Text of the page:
Inside Llewyn Davis (2013)
Written & Directed by Joen Coen and Ethan Coen
Starring Oscar Isaac, Carey Mulligan, Justin Timberlake
The Coens have always been obsessed with circles. They have been a recurring motif throughout their many films: the rolling hat in Miller’s Crossing, the hula hoop in The Hudsucker Proxy, the car’s wheel in The Man Who Wasn’t There…
This time around, it is present in the same-as-it-ever-was cyclical nature of the story that unfolds – the closing scenes unfolding almost identically to those that opened the piece. Details change, but everything is essentially the same. It’s like a grief-stricken Groundhog Day Llewyn is doomed to repeat ad nauseam.
Llewyn Davis is a struggling folk singer in 1961 Greenwich Village. Following the death of his musical partner, he tries and repeatedly fails to establish himself as a bankable solo act. Instead, he depends on the kindness of friends, acquaintances, and virtual strangers who happen to have an empty couch where he can crash for a night or two. He takes actions, tries to accomplish something, but ultimately never advances.
It has been said that Inside Llewyn Davis is a sibling film to the Coens’ previous musical effort, O Brother, Where Art Thou? In both cases, the soundtrack is perfect accompaniment which could surely have a life of its own apart from the film. But the comparisons don’t end there.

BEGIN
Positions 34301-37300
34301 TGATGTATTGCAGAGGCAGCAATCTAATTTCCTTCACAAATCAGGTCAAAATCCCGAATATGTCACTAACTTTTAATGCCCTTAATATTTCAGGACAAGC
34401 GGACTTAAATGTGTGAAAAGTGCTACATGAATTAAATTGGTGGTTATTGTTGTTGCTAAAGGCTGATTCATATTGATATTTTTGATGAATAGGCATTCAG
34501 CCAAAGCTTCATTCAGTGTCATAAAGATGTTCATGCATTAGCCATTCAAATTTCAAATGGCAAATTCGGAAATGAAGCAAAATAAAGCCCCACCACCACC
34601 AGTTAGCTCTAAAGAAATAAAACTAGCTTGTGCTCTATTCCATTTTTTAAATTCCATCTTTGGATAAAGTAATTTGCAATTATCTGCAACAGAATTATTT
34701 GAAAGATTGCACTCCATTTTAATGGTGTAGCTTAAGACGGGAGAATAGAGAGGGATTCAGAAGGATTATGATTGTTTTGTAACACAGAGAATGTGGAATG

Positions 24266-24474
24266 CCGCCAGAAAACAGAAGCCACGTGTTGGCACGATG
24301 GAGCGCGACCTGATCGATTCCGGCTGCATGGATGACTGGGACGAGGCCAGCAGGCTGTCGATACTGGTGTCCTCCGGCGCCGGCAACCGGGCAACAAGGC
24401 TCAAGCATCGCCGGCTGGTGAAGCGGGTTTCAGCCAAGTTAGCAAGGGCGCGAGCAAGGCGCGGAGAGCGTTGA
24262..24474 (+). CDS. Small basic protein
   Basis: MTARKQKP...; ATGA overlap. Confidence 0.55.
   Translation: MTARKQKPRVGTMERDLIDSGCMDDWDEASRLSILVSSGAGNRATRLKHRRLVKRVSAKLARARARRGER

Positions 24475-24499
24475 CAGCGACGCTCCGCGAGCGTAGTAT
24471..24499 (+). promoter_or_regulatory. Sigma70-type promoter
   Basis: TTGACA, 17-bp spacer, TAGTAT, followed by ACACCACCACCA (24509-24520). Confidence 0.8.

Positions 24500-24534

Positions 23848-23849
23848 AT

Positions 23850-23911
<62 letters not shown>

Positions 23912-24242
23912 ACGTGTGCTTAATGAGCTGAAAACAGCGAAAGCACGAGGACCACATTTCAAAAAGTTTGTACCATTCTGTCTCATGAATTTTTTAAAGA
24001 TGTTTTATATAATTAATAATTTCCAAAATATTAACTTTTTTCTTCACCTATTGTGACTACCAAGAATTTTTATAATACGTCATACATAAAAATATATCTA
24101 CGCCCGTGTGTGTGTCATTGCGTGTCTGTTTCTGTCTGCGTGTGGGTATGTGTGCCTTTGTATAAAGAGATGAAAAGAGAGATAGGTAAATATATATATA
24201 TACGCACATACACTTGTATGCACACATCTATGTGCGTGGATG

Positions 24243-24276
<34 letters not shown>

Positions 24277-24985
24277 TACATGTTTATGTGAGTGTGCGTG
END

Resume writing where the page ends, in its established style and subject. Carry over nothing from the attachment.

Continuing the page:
O Brother was for all intents and purposes a depression-era adaptation of The Odyssey. Llewyn Davis also has echos of that epic quest: Llewyn makes a trip to Chicago hoping to achieve his ultimate goal; one of his companions on the journey is named Ulysses. But whereas Everett (the central character in O Brother) had a clear goal of what he wanted to accomplish and how to do so, Llewyn has no real plan. Musical success was an unintended bi-product of Everett’s odyssey, yet it is the goal of Llewyn’s – but though music dominates his life, any chance of success seems nothing more than a pipe dream.
Inside Llewyn Davis is a film of contrasts. Even the dark and depressing nature of Llewyn’s life and the personal demons he carries about within him are in stark contrast to the brightness that fills every frame – not least the snowy landscapes which seem so thrillingly fresh even as the chilling temperatures depicted freeze and bite the characters that inhabit them. And despite the fact it is a period piece shot with exquisite faded-photograph cinematography, it feels vibrantly alive and youthful. A modern vintage. No doubt this is in largely to the credit of the young cast, including Carey Mulligan and Justin Timberlake – both of whom ooze with an energy and likeability which is in intentionally missing from Oscar Isaac’s depressed stoicism as Llewyn.
To be sure, this is not a film that everyone will enjoy, but I loved it. As a fan of the Coens’ formative work, I felt their output has declined from Intolerable Cruelty onwards, despite both the critical and mainstream success they have enjoyed since. Inside Llewyn Davis hopefully marks the start of a new chapter in their career which, much like the cyclical framing of its story, will be a return to the beginning for the Coens when they were – at least in my mind – at their most original and best.